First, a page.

80 Years Ago
May 30, 1939
Napanee’s telephone service received a technological facelift.
The telephone service was to be changed from the present magneto system to the most modern type of common battery operation by the end of 1939.
Under the common battery system, it would no longer be necessary to use a hand generator to signal the operator. Merely lifting the receiver from the hook would cause a small lamp to glow on the switchboard, warning the operator a number is being dialed.
– A number of lead counterfeit coins, 25 and 50 cent denominations, had been found in circulation around Napanee.
Chief of Police Edwin Watts warned merchants and the general public to be on the lookout for the counterfeit coins.
– Highway traffic officer Henry Jillings was in the Niagara Peninsula to receive training instructions to act as one of the motorcycle escorts for King George and Queen Elizabeth when they tour the Niagara District previous to crossing into the United States for their tour with President Roosevelt.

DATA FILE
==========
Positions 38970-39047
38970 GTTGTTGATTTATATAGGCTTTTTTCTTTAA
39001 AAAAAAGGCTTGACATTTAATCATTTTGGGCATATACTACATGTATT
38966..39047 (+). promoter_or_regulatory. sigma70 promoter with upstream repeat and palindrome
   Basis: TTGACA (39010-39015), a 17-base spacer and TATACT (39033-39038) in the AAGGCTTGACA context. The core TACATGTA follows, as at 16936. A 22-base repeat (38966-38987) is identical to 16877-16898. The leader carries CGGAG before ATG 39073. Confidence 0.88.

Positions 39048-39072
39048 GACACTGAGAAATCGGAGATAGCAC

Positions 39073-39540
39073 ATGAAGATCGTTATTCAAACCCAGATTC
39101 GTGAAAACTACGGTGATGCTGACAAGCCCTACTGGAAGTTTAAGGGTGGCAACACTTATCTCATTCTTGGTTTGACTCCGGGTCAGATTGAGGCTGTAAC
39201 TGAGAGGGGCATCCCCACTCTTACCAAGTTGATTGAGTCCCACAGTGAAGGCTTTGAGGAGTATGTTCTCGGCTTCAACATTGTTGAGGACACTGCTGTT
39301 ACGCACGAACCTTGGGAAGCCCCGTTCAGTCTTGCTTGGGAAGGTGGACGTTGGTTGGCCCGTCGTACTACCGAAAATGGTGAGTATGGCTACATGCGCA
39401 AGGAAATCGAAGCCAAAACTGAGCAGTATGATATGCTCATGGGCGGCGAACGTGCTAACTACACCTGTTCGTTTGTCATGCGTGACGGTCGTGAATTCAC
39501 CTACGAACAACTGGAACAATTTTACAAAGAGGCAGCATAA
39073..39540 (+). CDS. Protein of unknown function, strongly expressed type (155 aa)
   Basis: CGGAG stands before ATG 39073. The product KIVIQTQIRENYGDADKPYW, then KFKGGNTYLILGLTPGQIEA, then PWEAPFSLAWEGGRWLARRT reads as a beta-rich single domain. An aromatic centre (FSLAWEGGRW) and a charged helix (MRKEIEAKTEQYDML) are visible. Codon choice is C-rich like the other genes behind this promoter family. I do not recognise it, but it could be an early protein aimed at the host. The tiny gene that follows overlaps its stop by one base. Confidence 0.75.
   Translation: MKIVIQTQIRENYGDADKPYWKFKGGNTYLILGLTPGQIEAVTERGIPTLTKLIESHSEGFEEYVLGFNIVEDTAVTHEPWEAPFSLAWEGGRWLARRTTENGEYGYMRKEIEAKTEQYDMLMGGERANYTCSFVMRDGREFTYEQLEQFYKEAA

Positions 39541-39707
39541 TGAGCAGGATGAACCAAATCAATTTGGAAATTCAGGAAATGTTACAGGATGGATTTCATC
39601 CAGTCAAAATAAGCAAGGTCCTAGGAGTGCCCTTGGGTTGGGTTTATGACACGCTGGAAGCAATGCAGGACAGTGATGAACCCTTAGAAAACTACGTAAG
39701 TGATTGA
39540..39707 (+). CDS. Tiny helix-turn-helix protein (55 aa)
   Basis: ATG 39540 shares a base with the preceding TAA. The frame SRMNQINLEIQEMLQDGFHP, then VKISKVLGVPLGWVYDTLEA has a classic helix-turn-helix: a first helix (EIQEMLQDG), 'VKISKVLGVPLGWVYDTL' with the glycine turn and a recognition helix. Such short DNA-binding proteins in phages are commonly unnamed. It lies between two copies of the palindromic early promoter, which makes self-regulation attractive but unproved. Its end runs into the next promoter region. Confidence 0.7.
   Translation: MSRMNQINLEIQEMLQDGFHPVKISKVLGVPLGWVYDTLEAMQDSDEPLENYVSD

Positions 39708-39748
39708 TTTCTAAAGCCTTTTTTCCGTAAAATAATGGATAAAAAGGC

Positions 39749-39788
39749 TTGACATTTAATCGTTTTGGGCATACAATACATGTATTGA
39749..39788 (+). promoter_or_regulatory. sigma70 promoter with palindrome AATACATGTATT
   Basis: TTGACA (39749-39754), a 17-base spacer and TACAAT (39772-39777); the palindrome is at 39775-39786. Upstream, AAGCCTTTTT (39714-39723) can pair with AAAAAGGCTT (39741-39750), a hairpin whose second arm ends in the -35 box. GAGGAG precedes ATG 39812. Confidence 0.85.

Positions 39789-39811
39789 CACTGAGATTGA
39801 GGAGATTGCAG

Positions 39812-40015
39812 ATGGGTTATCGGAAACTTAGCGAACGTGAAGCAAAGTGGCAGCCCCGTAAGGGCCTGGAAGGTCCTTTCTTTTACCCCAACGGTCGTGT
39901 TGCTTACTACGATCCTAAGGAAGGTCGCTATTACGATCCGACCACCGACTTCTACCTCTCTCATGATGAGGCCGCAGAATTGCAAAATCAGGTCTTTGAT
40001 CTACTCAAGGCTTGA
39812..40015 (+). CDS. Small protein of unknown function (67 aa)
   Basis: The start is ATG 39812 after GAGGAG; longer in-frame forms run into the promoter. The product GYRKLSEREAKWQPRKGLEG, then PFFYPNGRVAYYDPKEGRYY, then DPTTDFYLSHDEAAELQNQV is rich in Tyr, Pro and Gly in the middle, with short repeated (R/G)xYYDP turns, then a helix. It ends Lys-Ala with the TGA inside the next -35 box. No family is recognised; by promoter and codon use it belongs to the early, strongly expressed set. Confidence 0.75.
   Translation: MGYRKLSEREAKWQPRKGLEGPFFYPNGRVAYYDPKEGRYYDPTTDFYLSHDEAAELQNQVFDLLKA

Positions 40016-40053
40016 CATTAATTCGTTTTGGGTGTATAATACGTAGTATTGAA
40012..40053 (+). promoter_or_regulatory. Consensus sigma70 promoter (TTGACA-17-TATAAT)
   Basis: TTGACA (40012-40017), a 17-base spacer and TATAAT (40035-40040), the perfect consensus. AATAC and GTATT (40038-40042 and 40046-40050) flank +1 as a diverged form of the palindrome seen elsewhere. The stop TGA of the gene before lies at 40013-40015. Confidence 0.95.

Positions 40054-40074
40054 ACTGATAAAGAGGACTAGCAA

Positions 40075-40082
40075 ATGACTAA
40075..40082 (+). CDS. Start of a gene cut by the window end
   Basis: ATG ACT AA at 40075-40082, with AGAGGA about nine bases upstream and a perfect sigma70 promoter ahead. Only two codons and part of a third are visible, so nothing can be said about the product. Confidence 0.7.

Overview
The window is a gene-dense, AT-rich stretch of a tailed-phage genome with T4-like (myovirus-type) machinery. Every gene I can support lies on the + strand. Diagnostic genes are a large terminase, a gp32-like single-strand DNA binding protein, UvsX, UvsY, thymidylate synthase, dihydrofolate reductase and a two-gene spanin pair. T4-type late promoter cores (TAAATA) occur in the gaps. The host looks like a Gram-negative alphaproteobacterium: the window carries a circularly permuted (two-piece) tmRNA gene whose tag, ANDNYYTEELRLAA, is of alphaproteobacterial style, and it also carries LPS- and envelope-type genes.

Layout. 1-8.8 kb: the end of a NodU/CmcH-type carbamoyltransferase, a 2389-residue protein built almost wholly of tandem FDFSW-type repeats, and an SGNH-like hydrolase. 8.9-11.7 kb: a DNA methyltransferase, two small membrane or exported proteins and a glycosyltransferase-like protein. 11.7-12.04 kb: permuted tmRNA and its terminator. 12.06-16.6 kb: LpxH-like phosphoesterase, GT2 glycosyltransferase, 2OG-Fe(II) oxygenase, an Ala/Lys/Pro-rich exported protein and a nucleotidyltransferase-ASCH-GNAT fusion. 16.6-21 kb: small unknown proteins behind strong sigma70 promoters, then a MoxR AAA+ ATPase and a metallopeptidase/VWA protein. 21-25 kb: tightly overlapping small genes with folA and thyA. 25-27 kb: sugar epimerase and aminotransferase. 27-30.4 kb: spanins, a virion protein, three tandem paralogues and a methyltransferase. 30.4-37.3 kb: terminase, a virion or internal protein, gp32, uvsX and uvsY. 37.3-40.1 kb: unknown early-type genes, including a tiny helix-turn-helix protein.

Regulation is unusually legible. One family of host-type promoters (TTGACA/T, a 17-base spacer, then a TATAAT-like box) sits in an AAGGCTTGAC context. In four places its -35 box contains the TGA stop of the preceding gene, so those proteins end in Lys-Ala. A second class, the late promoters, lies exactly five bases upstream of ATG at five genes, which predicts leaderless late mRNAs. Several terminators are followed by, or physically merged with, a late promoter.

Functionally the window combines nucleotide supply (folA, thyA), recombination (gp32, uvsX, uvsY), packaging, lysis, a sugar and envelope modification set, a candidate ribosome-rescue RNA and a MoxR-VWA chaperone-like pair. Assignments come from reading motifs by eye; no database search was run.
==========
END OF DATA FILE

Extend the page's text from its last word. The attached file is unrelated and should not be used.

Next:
Officer Jillings would have the honour of riding his cycle beside the royal car from St. Catherines to Niagara Falls.
30 Years Ago
May 30, 1989
Napanee Ontario Provincial Police were casting a watchful eye over Napanee after assuming sole responsibility of policing within the town as of midnight, May 27, 1989.
Regular foot patrols and property checks would now be carried out by OPP, especially within the downtown area to prevent vandalism, intoxication and disruptive behaviour.
According to Staff Sgt. A.G. Bert Kea of the Napanee OPP, the majority of incidents occurred when drinking establishments closed for the evenings.
– Seniors Outreach Services (SOS) in Napanee received $60,875 in provincial funding to study seniors’ services in Lennox and Addington County and to relocate their headquarters.
SOS was in the process of relocating its offices to the Masonic Temple in Napanee.
According to Census Canada, there were 3,795 seniors living within Lennox and Addington in 1986, with about 34,000 residents living within its boundary in total.
– To help celebrate its centennial as an incorporated town, Deseronto received a $2,000 grant from the Ministry of Culture and Communications to publish a Deseronto history book.
Entitled Deseronto Then and Now, the book was co-authored by Don Lindsey of Deseronto and Al Capon of Picton. The publication was primarily comprised of photos which contrasted Deseronto in 1989 compared to 1889.